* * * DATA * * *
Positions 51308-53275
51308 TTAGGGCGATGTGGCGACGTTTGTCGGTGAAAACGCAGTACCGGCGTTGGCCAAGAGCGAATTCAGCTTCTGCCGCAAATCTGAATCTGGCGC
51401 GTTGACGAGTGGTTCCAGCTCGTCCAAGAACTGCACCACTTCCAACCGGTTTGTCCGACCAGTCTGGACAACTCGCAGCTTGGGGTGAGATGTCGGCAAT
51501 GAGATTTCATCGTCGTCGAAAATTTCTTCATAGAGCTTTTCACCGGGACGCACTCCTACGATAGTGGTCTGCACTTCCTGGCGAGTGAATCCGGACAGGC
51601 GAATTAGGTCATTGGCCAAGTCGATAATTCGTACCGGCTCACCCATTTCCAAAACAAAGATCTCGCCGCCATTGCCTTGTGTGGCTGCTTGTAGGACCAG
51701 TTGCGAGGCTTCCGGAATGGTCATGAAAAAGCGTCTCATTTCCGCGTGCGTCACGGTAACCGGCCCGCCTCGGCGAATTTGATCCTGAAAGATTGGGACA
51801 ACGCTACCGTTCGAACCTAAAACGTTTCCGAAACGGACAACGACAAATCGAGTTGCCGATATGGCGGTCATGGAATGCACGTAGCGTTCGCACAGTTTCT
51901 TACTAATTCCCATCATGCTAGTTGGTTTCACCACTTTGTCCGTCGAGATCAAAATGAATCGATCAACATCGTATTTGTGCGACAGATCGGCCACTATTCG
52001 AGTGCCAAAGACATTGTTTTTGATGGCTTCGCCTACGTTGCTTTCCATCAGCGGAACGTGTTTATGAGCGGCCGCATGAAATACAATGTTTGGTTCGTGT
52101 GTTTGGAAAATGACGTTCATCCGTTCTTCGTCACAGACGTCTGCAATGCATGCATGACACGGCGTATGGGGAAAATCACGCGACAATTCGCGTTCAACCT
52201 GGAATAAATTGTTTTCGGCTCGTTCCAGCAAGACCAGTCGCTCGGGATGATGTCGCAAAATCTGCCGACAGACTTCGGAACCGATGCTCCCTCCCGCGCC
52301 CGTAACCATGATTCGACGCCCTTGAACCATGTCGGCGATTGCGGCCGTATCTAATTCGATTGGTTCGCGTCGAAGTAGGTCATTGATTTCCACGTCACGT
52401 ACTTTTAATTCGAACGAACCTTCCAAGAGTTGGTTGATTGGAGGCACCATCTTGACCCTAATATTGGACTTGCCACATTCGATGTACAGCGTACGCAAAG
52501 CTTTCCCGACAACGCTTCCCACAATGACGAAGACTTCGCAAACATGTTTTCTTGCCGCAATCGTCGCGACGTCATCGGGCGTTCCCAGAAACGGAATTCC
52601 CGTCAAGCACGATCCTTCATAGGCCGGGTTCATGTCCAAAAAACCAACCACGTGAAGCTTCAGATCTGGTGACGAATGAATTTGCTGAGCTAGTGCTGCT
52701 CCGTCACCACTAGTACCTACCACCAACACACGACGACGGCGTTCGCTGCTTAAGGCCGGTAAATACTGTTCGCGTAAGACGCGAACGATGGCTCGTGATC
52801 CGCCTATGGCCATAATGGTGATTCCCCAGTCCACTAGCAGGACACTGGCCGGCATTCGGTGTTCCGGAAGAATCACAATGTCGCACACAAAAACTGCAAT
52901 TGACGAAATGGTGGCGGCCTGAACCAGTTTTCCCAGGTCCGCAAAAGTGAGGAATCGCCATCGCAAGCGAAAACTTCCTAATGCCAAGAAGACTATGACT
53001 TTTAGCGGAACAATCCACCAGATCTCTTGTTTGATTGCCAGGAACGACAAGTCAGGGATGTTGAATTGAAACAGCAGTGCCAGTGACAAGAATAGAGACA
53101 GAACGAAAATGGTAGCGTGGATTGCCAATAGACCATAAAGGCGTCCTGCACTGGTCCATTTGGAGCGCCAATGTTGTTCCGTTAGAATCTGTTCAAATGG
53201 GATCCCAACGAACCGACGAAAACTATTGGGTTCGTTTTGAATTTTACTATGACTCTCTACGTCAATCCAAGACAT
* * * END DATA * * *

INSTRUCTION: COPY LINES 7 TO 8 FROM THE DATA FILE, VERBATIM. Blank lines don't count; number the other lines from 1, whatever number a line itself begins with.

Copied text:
51801 ACGCTACCGTTCGAACCTAAAACGTTTCCGAAACGGACAACGACAAATCGAGTTGCCGATATGGCGGTCATGGAATGCACGTAGCGTTCGCACAGTTTCT
51901 TACTAATTCCCATCATGCTAGTTGGTTTCACCACTTTGTCCGTCGAGATCAAAATGAATCGATCAACATCGTATTTGTGCGACAGATCGGCCACTATTCG